Funny thing about the Emerson Lake and Palmer album 'Works,' issued in 1977. Greg Lake now says that ELP has never quite worked right again since then.

'Works,' ELP's fifth studio album, famously featured three separate sections devoted to each of the members in Lake's supergroup collaboration with Keith Emerson and Carl Palmer. "There were some great tracks on the record," Lake tells Rolling Stone. "But it wasn't a record that reflected the chemistry of ELP. It reflected the individuals apart from each other...[I]t was the beginning of the end. After that, ELP never made another really innovative record."

The trio's most recent attempt at rekindling the creative fires came in 2010, with ELP's 40th anniversary reunion at the High Voltage Festival in London. But, Lake laments, nothing more than that one-off performance came of it.

"I really wanted to go out and play a world tour," says Lake, whose on-going subsequent solo dates led to the recent release of a concert souvenir called 'Songs of a Lifetime.' Unfortunately, he says Emerson and Palmer "didn't want to do it. I don’t know why. It’s very strange, but there’s something about ELP that doesn’t work. It used to work, but it doesn’t work now."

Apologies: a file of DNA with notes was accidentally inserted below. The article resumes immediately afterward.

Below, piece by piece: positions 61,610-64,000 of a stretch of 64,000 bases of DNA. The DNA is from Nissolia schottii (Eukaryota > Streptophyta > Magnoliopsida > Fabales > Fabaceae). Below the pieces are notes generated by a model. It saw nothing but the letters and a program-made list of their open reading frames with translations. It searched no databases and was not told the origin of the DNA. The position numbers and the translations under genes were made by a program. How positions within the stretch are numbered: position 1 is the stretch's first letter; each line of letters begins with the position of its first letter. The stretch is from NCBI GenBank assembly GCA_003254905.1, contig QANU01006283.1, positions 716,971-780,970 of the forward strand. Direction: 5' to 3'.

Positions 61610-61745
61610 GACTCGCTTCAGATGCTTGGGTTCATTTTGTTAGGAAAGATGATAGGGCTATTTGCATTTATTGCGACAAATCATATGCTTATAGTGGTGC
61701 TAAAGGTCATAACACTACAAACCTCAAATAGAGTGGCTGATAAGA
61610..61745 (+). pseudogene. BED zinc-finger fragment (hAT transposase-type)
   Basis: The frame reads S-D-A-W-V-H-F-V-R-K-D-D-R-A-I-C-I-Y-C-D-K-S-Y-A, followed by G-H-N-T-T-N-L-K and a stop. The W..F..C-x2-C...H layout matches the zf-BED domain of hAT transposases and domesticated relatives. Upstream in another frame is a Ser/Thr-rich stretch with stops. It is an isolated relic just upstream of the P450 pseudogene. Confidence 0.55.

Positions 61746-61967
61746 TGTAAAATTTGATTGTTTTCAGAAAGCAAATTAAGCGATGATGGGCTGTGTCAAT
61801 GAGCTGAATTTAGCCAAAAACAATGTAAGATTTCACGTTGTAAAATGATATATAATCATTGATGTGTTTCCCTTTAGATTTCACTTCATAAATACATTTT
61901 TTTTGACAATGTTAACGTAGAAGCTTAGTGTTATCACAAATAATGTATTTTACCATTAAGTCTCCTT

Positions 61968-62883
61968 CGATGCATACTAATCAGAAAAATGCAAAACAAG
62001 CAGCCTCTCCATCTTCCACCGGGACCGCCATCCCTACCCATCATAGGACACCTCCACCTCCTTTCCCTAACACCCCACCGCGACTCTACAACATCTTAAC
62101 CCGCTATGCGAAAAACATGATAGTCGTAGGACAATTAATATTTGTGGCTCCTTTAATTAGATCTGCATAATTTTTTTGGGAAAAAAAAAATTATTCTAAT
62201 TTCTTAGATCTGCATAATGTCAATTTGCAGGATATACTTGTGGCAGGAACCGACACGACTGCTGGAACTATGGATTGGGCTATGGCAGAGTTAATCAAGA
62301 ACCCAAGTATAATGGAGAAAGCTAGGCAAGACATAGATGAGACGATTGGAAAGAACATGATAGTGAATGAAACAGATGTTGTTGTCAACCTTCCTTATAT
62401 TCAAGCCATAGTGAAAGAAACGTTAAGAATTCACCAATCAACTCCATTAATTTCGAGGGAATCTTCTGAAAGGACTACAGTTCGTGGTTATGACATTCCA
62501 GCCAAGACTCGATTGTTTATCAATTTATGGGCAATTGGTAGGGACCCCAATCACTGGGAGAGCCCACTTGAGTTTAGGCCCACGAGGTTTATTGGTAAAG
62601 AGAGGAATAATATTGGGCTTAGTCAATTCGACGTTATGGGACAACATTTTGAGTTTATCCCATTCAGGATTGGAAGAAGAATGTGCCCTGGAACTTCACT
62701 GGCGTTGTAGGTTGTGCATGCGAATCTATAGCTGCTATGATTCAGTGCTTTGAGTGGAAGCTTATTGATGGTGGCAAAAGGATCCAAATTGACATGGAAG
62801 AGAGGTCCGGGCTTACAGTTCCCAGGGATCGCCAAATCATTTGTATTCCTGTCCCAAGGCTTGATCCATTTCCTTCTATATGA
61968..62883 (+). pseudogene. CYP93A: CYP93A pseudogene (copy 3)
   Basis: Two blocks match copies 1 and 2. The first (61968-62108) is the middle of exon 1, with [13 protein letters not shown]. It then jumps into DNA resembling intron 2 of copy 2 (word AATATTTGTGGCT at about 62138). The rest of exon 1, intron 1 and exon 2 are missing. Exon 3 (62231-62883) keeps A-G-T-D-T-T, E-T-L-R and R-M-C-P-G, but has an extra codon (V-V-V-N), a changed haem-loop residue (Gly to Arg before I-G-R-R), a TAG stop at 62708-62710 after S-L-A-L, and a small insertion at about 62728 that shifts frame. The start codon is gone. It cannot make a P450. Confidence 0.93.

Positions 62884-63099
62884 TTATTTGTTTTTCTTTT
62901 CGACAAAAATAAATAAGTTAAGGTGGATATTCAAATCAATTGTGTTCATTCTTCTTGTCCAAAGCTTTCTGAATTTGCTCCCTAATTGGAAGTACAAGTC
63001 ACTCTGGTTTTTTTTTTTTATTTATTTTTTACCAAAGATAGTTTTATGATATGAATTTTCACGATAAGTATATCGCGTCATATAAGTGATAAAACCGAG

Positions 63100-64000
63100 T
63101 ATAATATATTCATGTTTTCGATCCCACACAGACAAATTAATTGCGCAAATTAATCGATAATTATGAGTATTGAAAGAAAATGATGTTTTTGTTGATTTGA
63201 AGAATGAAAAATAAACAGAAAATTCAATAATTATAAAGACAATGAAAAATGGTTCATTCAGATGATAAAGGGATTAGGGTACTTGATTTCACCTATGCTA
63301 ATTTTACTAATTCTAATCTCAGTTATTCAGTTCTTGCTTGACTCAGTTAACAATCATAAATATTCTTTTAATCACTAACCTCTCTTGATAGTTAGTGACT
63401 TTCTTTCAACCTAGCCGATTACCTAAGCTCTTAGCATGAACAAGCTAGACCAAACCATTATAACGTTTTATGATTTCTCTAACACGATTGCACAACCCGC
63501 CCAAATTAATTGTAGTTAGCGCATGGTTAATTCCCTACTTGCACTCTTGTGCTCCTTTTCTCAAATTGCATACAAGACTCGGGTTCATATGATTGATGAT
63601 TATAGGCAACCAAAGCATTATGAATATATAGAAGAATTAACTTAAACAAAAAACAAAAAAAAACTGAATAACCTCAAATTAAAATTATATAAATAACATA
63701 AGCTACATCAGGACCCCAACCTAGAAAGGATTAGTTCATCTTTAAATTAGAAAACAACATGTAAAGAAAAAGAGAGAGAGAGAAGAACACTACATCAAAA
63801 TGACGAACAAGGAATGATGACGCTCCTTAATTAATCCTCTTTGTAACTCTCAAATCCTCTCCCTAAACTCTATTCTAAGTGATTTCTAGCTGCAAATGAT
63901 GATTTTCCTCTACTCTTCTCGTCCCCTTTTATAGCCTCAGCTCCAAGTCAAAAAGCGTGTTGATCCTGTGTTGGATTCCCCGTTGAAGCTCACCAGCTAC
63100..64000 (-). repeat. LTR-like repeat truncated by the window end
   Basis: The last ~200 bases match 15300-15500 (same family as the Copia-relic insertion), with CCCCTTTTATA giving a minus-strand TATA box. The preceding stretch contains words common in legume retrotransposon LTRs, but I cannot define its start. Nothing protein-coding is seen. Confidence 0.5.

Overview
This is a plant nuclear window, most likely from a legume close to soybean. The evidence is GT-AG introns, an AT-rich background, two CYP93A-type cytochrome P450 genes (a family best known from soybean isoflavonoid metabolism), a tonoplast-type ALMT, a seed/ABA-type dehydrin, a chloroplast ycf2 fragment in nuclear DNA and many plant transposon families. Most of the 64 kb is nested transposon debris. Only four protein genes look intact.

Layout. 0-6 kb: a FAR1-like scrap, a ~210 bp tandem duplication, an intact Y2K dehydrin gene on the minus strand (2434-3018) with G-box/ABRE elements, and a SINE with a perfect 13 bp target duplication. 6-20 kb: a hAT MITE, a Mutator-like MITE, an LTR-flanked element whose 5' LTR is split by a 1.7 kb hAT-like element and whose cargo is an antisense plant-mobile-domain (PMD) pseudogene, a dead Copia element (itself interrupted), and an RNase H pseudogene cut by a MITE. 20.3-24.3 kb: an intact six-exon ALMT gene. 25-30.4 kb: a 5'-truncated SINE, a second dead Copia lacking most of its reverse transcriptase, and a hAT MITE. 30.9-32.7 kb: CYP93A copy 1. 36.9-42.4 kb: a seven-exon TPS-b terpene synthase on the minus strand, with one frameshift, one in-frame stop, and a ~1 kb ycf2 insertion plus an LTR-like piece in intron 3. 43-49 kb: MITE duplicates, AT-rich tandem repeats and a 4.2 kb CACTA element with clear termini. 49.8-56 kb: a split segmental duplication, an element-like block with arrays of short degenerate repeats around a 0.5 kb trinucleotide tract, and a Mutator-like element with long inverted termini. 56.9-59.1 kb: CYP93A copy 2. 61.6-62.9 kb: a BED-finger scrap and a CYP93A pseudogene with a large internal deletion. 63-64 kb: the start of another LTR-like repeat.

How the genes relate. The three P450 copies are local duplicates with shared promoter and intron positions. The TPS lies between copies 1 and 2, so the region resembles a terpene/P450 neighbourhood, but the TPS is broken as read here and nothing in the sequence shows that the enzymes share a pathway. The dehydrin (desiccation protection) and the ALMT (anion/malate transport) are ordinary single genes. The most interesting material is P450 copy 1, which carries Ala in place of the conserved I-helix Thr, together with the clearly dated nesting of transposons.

Like Lake, whose setlist features several classic ELP songs, the other members continue to revisit their time together: Emerson has issued a solo album called 'The Three Fates Project' that features some orchestral remakes of their 1970s-era compositions, while Palmer will appear on this month's Cruise to the Edge with his group ELP Legacy.

Lake says he hasn't given up hope that one day, they might reform. After all, nobody thought ELP would get back together in the early 1990s to record, having gone nearly 15 years between albums. It's now been 19 more since the trio's most recent studio effort, 1994's 'In the Hot Seat.'

"That might change," Lake says of ELP's current impasse. "People do change, of course."

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